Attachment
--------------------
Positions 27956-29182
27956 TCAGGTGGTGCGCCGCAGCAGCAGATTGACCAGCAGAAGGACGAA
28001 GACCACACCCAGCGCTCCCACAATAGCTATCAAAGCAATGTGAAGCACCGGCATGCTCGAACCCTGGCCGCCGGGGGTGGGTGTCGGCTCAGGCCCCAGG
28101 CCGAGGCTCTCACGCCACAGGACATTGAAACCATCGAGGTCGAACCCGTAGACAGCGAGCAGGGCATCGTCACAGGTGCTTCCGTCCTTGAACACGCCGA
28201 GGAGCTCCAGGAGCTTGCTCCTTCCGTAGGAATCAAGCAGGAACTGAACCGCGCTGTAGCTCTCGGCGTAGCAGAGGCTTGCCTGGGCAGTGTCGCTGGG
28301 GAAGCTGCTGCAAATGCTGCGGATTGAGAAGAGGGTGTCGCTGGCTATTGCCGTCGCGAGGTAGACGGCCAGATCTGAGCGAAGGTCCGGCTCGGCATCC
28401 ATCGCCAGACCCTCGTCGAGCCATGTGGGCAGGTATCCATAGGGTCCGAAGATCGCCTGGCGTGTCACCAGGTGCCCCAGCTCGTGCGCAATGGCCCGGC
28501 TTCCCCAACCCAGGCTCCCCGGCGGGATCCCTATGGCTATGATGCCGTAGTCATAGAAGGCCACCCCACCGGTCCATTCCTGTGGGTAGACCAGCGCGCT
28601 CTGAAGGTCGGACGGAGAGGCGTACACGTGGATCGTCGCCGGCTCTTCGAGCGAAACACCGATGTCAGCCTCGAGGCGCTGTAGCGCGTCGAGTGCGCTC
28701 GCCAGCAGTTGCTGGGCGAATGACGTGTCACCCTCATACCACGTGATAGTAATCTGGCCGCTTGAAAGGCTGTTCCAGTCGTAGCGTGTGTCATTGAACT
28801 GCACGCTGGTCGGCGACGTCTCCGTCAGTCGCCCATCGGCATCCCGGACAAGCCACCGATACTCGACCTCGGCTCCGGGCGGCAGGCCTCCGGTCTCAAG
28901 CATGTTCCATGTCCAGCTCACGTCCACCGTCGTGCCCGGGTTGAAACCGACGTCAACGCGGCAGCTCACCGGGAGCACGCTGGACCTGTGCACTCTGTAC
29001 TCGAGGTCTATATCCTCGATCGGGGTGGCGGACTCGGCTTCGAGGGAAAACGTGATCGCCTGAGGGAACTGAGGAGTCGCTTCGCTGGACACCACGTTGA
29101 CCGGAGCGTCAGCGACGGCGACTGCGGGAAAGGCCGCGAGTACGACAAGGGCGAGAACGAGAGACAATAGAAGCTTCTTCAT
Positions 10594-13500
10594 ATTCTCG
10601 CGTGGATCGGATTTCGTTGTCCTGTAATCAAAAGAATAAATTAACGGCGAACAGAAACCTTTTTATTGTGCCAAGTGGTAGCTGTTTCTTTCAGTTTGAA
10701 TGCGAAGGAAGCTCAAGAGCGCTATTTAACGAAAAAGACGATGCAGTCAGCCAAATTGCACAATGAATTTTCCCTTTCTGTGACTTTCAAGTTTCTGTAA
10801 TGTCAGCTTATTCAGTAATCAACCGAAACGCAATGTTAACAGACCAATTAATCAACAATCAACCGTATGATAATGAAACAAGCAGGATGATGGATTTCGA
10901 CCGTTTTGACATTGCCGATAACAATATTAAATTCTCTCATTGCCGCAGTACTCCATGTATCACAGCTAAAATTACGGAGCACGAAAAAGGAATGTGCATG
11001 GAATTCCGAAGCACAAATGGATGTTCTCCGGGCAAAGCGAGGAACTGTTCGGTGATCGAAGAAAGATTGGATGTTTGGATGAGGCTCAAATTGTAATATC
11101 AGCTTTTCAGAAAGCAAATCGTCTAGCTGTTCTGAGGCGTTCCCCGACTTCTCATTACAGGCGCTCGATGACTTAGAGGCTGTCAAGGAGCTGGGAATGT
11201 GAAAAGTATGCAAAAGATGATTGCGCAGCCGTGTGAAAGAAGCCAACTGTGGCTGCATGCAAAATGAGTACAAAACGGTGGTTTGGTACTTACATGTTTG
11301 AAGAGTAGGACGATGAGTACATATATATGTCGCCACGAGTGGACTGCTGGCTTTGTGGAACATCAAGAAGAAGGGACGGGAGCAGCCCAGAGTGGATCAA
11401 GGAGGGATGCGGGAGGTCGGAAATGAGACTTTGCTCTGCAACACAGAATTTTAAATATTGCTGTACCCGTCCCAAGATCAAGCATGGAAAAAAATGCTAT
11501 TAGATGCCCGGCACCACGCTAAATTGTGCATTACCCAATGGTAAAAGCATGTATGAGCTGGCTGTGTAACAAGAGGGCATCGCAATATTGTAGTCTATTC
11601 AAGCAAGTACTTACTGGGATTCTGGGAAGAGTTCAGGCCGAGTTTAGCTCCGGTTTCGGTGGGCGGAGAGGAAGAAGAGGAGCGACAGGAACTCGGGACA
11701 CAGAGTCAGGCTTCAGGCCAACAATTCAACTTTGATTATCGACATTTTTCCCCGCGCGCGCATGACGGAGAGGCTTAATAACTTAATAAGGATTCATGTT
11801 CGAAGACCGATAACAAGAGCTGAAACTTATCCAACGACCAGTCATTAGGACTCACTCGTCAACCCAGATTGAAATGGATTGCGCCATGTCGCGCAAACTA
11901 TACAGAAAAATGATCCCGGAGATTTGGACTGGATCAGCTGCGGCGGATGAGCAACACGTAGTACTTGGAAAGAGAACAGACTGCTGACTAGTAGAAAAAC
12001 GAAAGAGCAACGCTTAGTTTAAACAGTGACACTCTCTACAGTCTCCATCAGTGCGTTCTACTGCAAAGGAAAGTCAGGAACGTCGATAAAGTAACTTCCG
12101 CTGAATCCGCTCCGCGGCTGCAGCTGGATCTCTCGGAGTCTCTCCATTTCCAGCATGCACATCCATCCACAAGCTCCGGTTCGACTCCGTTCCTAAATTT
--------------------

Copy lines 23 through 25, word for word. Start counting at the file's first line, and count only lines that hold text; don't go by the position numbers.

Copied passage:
11201 GAAAAGTATGCAAAAGATGATTGCGCAGCCGTGTGAAAGAAGCCAACTGTGGCTGCATGCAAAATGAGTACAAAACGGTGGTTTGGTACTTACATGTTTG
11301 AAGAGTAGGACGATGAGTACATATATATGTCGCCACGAGTGGACTGCTGGCTTTGTGGAACATCAAGAAGAAGGGACGGGAGCAGCCCAGAGTGGATCAA
11401 GGAGGGATGCGGGAGGTCGGAAATGAGACTTTGCTCTGCAACACAGAATTTTAAATATTGCTGTACCCGTCCCAAGATCAAGCATGGAAAAAAATGCTAT